Democracy and Illiteracy Don’t Move Together


  1. Introduction
  2. Democracy and its various forms

  • Direct democracy.
  • Representative democracy.
  • Constitutional democracy.
  • Monitory democracy.

  3. What is meant by illiteracy and what are its basic types?

  • Functional illiteracy(incompetence in such basic functions as reading, writing, and mathematics)
  • Cultural illiteracy(lack of basic information needed to thrive in the modern world)
  • Moral illiteracy(absence of moral and religious values from educational institutions)
  • Healthcare illiteracy(inability to comprehend and use necessary medical information)

  4. Facts that prove that democracy and illiteracy do not move together

Various facts represent the reality that democracy and illiteracy and democracy don’t move together. Some of them are:

  • Illiterate voters elect unsuitable political candidates as leaders
  • Illiteracy favors low voters’ turnout
  • Illiterate politicians don’t respect the democratic rights of people
  • Illiteracy leads to a short-sighted approach in decision-making circles
  • Illiteracy discourages devolution of power and authority
  • Illiteracy leads to poor political accountability
  • Illiteracy assents backwardness and marginalization of women
  • Illiteracy leads to the unskilled labor force
  • Illiteracy discourages the process of political evolution
  • Illiterate masses do not demand transparency in Govt. affairs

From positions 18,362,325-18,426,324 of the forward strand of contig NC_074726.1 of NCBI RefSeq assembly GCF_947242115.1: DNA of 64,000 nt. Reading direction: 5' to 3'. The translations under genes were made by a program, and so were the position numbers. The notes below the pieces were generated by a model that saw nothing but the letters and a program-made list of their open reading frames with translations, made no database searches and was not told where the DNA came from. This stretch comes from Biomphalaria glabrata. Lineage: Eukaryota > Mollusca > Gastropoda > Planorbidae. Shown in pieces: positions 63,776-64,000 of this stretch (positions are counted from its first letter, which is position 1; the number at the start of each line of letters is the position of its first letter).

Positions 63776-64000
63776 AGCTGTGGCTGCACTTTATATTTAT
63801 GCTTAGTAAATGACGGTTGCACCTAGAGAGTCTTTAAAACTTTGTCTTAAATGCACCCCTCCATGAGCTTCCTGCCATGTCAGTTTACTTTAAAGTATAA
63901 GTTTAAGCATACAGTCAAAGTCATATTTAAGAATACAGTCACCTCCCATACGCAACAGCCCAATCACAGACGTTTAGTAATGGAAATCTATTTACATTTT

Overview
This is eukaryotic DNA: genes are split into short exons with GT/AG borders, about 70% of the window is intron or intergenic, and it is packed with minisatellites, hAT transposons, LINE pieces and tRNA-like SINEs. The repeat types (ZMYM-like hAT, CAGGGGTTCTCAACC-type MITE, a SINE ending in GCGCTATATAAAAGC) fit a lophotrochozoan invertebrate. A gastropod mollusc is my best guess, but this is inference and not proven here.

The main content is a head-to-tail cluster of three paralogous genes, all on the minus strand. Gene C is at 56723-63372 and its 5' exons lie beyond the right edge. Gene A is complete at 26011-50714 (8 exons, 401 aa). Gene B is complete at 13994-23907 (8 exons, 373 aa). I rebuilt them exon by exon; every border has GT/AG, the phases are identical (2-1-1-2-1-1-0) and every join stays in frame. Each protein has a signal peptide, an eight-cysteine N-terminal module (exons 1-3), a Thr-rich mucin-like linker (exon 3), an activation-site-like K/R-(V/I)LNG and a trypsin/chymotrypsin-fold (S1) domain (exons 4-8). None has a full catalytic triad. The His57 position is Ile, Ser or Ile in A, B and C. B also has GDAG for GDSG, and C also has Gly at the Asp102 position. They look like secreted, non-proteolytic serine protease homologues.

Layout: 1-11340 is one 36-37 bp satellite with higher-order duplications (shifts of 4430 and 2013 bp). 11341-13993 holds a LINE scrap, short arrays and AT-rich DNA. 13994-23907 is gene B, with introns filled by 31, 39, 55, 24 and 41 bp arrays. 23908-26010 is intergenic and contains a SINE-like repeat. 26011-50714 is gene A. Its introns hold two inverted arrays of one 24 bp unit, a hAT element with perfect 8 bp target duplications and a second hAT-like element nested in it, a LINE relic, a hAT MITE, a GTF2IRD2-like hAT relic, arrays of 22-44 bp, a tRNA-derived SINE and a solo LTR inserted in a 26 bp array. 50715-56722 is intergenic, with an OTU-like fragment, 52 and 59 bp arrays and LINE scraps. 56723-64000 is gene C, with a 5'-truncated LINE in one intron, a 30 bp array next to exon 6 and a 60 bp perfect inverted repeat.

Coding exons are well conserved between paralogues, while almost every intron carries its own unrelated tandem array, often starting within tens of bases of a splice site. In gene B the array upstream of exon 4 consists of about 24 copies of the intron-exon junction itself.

• Illiterate people don’t raise voice against injustices in society
  • Illiteracy favors gender bias and results in inequality
  • Illiteracy promotes extremism resulting in a dangerous atmosphere for minorities
  • Illiterate people are more vulnerable to the health crisis
  • Illiteracy discourages technological advancements
  • Illiteracy gives space to a social crisis like unplanned population growth, drug abuse, unemployment, and economic deprivation
  • Illiteracy doesn’t approve of political harmony and widens the class divide

     5. Factors responsible for the widespread prevalence of the menace of illiteracy

  • The flawed approach in policymaking
  • Poor implementation of social development plans
  • Budgetary constraints
  • Population explosion
  • War-mongering and terrorism
  • Stereotypical beliefs
  • Cultural barriers
  • Shortages of financial resources
  • No preference for education
  • Corruption and lack of meritocracy

    6. Recommendations for increasing the literacy that leads to stronger democracy

  • Devising sharply focused policies
  • Prioritizing education sector
  • The proactive role of mainstream and social media
  • Encouraging women participation in different fields
  • Motivating and sensitizing the parents about the importance of education
  • Financial and social support for poor children
  • Educating the people about their basic political and constitutional rights
  • Removal of religious, racial, and class-based discrimination
  • Role of developed states and international forums in improving the literacy rates
  • Awareness campaigns to eliminate social and cultural barriers about girls’ education
  • Poverty-alleviation programs
  • Provision of qualitative and technological skills to youth
  • Eradication of bad governance and corruption

     7. Conclusion

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3 thoughts on “Democracy and Illiteracy Don’t Move Together”

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